Monday, August 27, 2007

power of suggestion

Another interval between Movie Week posts. Let's not force themes anymore; it cramps our style. (Soon, though: thoughts on The Invasion and pictures from the eagerly awaited Harmaudicon 2007!)

Okay, so here we go. I think I need to defend myself. I recently received an assessment from Sasha Cagen, the decidedly adored author of the (at least to me) sleeper phenom, To-Do Lists: From Buying Milk to Finding a Soulmate, What Our Lists Reveal About Us. I am summarily characterized thus:


Elizabeth seems to be a very busy, creative, social woman (so many people to call and email, I can relate!). Her mind seems to be cluttered (I can also relate). She wants to write down every fleeting thought and obligation to prevent them from being forgotten. I understand the impulse to capture every single to-do item. I'm just concerned that she'll tire herself out from looking at her own list. (It exhausts me and I write epic lists!) She might benefit from writing shorter lists rather than one long running one. She should not be writing a to-do list within a to-do list.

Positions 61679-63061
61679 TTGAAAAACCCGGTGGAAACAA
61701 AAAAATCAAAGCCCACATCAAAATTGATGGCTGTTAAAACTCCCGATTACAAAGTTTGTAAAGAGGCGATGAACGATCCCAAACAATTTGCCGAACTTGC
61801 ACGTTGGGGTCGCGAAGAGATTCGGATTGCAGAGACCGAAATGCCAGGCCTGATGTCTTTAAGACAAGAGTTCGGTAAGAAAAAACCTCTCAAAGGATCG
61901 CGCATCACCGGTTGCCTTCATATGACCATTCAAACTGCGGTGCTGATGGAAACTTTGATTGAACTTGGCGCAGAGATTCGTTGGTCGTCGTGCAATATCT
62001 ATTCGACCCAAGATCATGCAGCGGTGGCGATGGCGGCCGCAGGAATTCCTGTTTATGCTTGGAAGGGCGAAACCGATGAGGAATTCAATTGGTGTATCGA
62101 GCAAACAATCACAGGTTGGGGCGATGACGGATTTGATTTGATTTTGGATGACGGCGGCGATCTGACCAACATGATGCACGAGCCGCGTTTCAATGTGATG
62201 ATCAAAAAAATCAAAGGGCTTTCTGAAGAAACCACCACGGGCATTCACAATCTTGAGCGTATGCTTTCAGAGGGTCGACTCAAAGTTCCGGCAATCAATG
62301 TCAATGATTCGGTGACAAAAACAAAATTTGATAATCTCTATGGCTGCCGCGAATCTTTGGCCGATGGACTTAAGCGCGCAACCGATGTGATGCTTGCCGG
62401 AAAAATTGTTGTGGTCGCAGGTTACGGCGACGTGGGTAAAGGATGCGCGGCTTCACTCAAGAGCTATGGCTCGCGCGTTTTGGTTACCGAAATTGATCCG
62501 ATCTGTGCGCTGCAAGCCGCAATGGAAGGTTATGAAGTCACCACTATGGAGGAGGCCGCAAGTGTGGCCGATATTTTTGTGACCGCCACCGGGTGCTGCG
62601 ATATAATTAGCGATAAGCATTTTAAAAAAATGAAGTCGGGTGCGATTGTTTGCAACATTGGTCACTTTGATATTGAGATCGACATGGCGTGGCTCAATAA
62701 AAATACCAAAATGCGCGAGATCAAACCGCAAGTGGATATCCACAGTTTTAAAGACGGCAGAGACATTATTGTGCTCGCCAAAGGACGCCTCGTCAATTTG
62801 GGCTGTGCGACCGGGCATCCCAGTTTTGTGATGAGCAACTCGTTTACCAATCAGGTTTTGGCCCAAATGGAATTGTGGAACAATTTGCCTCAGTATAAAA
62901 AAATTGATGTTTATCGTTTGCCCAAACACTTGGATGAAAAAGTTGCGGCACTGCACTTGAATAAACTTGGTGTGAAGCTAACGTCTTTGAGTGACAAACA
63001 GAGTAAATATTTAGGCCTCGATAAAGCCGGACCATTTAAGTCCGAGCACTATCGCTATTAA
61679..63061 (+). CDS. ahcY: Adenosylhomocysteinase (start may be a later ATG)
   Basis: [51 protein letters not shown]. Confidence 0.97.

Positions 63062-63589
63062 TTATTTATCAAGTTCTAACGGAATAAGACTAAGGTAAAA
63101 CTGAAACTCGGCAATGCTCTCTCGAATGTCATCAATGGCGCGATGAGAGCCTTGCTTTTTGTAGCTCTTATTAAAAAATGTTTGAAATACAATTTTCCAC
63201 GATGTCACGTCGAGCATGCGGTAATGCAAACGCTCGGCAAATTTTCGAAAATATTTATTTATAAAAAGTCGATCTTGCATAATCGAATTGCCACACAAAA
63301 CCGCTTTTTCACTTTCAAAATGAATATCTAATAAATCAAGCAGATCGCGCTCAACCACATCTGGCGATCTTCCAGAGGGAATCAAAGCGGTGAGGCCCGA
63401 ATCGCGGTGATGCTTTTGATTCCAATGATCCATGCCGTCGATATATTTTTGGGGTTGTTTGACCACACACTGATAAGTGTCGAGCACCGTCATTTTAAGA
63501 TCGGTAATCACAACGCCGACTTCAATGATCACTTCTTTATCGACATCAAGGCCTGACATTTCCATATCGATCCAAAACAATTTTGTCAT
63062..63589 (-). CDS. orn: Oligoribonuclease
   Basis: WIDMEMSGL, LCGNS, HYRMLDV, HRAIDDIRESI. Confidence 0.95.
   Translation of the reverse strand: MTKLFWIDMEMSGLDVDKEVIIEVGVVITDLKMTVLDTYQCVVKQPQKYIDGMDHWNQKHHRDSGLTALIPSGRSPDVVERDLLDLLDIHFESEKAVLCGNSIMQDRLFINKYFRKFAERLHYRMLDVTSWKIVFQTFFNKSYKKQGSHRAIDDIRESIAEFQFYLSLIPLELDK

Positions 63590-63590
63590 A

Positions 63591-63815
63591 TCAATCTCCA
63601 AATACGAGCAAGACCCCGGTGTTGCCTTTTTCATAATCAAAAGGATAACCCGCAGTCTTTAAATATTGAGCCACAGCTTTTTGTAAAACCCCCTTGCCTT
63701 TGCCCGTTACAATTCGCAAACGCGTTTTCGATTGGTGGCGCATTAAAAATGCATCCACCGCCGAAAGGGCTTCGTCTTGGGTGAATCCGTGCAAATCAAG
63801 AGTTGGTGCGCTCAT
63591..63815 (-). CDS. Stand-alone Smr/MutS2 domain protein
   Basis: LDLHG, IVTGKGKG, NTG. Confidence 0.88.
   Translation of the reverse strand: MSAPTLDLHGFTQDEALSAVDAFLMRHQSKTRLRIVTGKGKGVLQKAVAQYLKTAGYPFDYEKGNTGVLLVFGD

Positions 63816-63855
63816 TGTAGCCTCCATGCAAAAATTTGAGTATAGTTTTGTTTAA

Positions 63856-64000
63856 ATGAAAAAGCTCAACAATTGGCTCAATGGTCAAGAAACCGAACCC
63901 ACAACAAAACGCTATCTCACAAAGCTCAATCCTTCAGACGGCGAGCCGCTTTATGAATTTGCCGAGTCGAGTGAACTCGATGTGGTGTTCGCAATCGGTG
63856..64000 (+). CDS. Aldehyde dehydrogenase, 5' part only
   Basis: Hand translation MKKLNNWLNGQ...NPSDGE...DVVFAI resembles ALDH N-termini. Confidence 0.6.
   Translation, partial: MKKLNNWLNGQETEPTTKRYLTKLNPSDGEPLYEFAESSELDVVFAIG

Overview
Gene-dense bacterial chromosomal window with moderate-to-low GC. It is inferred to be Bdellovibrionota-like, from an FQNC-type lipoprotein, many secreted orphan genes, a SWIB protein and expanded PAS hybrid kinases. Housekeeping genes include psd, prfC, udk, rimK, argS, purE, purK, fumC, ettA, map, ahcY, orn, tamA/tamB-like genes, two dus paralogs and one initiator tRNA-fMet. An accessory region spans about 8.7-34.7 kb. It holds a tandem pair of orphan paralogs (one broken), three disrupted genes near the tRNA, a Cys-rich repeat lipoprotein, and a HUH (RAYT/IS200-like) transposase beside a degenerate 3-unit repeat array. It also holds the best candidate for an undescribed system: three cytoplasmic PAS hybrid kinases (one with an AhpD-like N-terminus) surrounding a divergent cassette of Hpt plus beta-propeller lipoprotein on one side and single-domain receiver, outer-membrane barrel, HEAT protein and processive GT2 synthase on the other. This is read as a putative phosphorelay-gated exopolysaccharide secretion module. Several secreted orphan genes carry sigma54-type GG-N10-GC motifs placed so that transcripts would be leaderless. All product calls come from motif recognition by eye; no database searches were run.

My mind is cluttered? Now that I've read this, my head aches. My list exhausts an epic list-writer? After the sweep of feeling like the winningest busy person on the block, I feel the dust in my eyes without a drop of saline in sight. Could I somehow organize it better? Where's my solution? The whole point of a to-do list is to catch it all in the net. Why keep short to-do lists? I can remember seven things I need to do. Forty-five, though, and I begin to buckle without my Linus blanket of lists. Hmm. Maybe I should put thinking about that on my list. Or imagine this: living with no list at all. Maybe I'll burn my to-do list tonight. Can I put that on my to-do list and then burn the proof of my intentions on the planet? Oh my. Total ontological crisis.